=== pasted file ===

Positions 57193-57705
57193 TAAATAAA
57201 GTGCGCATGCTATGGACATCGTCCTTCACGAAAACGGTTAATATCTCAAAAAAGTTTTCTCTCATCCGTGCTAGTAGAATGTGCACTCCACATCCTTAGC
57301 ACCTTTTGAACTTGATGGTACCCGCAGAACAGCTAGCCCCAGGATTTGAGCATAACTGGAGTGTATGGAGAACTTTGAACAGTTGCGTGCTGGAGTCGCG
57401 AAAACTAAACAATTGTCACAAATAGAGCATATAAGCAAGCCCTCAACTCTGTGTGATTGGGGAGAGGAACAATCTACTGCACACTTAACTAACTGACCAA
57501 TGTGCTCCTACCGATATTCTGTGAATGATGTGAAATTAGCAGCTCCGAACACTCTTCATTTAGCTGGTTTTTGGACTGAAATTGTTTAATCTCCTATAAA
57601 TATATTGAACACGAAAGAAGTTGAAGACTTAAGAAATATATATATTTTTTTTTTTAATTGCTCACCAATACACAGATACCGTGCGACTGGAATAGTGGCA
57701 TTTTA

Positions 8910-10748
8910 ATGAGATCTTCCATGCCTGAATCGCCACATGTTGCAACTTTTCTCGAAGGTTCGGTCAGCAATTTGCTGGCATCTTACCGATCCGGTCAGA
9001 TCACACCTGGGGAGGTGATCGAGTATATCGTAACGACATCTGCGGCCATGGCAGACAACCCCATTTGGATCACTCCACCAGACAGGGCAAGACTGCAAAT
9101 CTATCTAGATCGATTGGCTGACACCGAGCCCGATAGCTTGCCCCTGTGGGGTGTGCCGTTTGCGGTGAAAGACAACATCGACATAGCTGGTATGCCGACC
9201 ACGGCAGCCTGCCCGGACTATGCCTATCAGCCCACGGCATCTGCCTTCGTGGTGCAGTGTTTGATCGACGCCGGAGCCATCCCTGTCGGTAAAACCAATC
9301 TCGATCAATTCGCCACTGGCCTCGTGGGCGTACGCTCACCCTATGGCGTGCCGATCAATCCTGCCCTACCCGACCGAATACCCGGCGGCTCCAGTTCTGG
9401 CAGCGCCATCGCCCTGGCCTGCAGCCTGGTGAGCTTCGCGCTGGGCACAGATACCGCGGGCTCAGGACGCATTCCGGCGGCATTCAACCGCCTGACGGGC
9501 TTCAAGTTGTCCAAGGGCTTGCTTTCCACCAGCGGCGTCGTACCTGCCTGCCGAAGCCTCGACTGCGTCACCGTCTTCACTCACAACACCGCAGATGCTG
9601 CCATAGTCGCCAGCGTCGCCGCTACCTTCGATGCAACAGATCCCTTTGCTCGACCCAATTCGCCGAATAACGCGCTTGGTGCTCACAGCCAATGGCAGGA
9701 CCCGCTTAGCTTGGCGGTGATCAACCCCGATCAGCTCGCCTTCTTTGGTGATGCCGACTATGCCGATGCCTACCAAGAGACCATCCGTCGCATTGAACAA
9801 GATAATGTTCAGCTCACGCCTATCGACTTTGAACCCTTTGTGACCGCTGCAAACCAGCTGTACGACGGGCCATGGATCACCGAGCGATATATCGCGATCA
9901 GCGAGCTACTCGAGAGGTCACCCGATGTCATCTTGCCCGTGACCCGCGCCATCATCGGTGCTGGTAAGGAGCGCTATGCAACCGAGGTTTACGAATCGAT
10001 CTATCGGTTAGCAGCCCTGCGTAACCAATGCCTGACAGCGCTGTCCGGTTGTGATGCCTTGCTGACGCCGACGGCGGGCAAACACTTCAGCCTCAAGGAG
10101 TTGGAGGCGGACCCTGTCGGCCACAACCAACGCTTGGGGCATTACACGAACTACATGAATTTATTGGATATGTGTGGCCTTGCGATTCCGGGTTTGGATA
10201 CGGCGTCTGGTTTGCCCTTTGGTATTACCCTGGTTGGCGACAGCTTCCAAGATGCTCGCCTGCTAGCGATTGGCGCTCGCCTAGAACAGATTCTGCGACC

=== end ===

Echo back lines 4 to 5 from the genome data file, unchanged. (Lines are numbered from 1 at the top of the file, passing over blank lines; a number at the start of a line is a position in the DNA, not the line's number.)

57301 ACCTTTTGAACTTGATGGTACCCGCAGAACAGCTAGCCCCAGGATTTGAGCATAACTGGAGTGTATGGAGAACTTTGAACAGTTGCGTGCTGGAGTCGCG
57401 AAAACTAAACAATTGTCACAAATAGAGCATATAAGCAAGCCCTCAACTCTGTGTGATTGGGGAGAGGAACAATCTACTGCACACTTAACTAACTGACCAA